No Picture
News Briefs

Arrest made in vandalism of Cardinal Dolan’s residence at St. Patrick’s Cathedral in NYC

November 10, 2022 Catholic News Agency 0
St. Patrick’s Cathedral, New York / John Bilous/Shutterstock

Boston, Mass., Nov 10, 2022 / 17:00 pm (CNA).

An arrest has been made in a two-day-long vandalism spree in October that included an attack on Cardinal Timothy Dolan’s residence at St. Patrick’s Cathedral in New York City.

Juan Velez was arrested by the New York Police Department’s Warrant Squad, police said Wednesday. In that announcement, police said Velez is being charged with 15 incidents of criminal mischief that occurred in Manhattan. 

Three of those incidents were attacks on churches, one of which was on St. Patrick’s Cathedral, police said. 

A video of the attack on St. Patrick’s Cathedral that circulated in the media shows a man approach the historic church and throw an object at its glass doors. He then can be seen fleeing the scene. 

On Nov. 2, police said they identified the attacker as Velez. In that announcement, police said that Velez threw a wrench at the cathedral and broke a window around noon in the October attack. 

According to ny1.com, authorities said the wrench hit the residence of Cardinal Dolan, the archbishop of New York. His residence is a part of the cathedral, the outlet reported. The outlet reported that Dolan was not home during the time of the attack, and no injuries occurred, according to police.

Police said that the next day, Oct. 29, Velez “caused damage” to All Saints Episcopal Church and the “Archdiocese of New York.” It’s unclear what building in the archdiocese was attacked. However, ny1.com reported that the Archdiocese of New York on First Avenue had an unknown object thrown at it by Velez, which damaged a glass door.

The archdiocese has administrative offices on First Avenue, according to its website.

“We are grateful for the hard work of the NYPD for the serious way they responded to this disturbing incident,” Joseph Zwilling, director of communications for the Archdiocese of New York, told CNA.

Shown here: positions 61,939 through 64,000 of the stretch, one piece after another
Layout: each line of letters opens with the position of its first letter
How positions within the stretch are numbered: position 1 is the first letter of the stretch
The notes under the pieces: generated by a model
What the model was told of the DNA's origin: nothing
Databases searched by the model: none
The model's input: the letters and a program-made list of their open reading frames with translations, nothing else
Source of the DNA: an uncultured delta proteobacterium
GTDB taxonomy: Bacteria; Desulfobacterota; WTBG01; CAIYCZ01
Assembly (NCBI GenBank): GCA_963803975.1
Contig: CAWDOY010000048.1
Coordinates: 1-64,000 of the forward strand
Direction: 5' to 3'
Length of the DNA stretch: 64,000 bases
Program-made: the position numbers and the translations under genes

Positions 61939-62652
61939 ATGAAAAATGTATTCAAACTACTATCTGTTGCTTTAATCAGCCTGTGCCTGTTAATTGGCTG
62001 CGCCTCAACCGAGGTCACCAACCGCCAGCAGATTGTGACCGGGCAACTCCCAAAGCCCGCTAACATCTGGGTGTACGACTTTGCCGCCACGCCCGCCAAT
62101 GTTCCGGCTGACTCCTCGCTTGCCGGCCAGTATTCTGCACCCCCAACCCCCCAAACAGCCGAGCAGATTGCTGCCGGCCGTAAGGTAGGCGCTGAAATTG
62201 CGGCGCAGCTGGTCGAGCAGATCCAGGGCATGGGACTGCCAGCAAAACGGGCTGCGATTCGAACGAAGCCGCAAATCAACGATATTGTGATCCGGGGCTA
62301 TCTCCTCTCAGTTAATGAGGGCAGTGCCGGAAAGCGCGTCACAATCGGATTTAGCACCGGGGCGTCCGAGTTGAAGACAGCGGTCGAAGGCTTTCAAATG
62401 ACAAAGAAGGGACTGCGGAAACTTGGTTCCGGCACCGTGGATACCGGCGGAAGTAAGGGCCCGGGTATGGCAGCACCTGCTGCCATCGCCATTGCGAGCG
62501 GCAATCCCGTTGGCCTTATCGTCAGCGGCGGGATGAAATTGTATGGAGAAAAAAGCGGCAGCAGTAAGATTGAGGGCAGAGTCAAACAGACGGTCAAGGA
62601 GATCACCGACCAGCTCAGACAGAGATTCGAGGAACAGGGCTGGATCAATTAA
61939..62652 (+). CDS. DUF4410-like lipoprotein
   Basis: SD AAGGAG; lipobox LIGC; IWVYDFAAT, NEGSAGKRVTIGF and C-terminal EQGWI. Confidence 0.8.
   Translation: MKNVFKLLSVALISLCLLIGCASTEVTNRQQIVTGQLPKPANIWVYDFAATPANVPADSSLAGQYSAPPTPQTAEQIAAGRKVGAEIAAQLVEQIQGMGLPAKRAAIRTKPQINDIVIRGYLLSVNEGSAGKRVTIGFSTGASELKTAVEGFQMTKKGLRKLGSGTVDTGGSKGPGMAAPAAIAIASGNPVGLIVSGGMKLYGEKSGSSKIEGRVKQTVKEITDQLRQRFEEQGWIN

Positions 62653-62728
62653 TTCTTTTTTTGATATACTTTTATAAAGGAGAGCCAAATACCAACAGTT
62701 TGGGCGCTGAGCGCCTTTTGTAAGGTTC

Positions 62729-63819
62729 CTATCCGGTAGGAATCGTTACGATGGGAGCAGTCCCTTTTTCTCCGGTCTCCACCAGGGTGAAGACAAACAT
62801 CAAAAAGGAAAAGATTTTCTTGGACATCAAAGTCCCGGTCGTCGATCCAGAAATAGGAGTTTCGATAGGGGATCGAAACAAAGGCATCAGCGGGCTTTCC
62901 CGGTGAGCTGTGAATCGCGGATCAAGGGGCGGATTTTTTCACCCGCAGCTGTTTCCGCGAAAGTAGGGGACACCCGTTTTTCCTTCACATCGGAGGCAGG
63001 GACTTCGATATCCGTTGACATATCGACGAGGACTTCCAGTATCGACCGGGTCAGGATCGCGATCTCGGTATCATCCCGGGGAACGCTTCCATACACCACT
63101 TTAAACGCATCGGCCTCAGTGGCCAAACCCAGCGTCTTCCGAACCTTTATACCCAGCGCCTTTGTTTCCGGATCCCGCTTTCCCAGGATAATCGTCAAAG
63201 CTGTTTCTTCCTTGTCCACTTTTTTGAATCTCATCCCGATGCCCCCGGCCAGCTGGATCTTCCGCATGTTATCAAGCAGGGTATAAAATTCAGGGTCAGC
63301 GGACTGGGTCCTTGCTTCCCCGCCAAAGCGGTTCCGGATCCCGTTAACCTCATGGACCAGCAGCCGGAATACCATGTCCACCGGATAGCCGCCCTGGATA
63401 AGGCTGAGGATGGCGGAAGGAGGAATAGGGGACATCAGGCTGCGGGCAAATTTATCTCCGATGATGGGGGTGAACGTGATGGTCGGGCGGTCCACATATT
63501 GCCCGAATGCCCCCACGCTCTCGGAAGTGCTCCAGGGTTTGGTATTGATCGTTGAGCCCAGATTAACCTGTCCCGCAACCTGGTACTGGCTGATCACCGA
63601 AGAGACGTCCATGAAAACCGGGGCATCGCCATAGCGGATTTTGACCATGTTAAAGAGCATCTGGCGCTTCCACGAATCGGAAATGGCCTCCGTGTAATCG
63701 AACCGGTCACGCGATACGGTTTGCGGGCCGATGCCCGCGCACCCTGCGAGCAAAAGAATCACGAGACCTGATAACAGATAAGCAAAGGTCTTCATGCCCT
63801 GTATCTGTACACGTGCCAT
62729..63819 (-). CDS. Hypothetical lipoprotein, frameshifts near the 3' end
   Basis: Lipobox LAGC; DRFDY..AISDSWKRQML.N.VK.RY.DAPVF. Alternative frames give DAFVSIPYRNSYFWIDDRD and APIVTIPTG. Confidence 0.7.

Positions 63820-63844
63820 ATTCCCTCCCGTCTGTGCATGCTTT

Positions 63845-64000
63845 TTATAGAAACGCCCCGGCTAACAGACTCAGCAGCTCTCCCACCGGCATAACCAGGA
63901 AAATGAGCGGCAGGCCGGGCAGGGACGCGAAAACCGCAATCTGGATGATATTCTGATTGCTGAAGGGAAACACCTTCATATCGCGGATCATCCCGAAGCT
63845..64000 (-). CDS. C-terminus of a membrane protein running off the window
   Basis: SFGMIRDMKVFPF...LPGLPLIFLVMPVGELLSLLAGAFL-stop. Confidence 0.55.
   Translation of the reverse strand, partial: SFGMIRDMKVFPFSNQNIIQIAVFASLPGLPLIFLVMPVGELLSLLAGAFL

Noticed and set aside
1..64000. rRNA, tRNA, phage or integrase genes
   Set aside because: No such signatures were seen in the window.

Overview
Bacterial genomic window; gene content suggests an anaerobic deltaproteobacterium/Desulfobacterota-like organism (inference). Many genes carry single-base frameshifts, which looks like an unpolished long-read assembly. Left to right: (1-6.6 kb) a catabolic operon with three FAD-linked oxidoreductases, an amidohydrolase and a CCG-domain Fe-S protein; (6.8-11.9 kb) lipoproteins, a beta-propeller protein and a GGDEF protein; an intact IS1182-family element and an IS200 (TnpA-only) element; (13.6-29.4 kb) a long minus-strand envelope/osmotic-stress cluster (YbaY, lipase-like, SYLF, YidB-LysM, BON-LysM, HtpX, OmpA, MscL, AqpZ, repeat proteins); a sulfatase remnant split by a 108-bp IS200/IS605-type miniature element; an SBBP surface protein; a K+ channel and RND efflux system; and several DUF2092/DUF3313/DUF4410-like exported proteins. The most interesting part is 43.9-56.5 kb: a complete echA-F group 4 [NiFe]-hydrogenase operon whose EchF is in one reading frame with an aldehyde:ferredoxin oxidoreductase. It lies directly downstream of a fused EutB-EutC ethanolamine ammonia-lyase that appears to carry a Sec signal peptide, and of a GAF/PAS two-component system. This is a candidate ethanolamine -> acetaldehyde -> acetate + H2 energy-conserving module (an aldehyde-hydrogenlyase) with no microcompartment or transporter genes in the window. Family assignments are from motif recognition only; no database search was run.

According to ny1.com, authorities claim that Velez ripped a flag and damaged the front doors at the Episcopal church on East 60th Street.

Police said Nov. 3 that Velez was wanted for “criminal mischief hate crime pattern.” In that announcement, police said that Velez broke windows, doors, and flags at different churches.

Police arrested Juan Velez in connection with the Oct. 28, 2022, vandalism at St. Patrick's Cathedral in New York City, and vandalism at other places of worship. Credit: NYPD Crime Stoppers
Police arrested Juan Velez in connection with the Oct. 28, 2022, vandalism at St. Patrick’s Cathedral in New York City, and vandalism at other places of worship. Credit: NYPD Crime Stoppers

[…]

No Picture
News Briefs

A relic of Blessed Carlo Acutis’ heart is coming to New York

March 18, 2022 Catholic News Agency 3
A reliquary containing relics of Blessed Carlo Acutis at the Church of Sant’Angela Merici in Rome, Oct 11, 2021. / Daniel Ibáñez/CNA.

Rome Newsroom, Mar 18, 2022 / 06:35 am (CNA).

A relic of Blessed Carlo Acutis’ heart is coming to New York in the first week of April.

Archbishop Domenico Sorrentino of Assisi will personally take the first-class relic from Italy to New York City on April 3.

The relic is a fragment of Acutis’ pericardium, the membrane that surrounds and protects the heart. It will be present for the U.S. bishops’ National Eucharistic Revival campaign, of which the Italian Blessed is a patron.

In the Catholic Church, relics are physical objects that have a direct association with the saints. Veneration of relics is a Scripture-based tradition practiced in the Church throughout the centuries.

Cardinal Timothy Dolan, the archbishop of New York, will offer a Mass with the relic in the Church of St. Rita in the Bronx on April 7.

Acutis was a young Catholic from Italy with a passionate devotion to the Real Presence of Jesus in the Eucharist and an aptitude for computer programming.

He died of leukemia in 2006 at the age of 15, offering his suffering for the pope and the Church.

Acutis became the first millennial to be beatified by the Catholic Church in October 2020. His tomb is located in the Shrine of the Renunciation, which is part of the Church of St. Mary Major in Assisi.

Pope Francis has said that Blessed Carlo’s “witness shows today’s young people that true happiness is found by putting God in first place and serving Him in our brothers and sisters, especially the least.”

During his visit to the U.S. on April 3-8, Archbishop Sorrentino will offer a Mass with the relic for 2,400 high school students at Saint Anthony’s High School in South Huntington in the Diocese of Rockville Center.

The bishop of Assisi will also lead a holy hour for young people and adults at the Church of Our Lady of Mount Carmel in the Diocese of Brooklyn.

“It is a joy for me to bring this relic from Assisi,” Sorrentino said in a March 18 press release from the Diocese of Assisi-Nocera Umbra-Gualdo Tadino.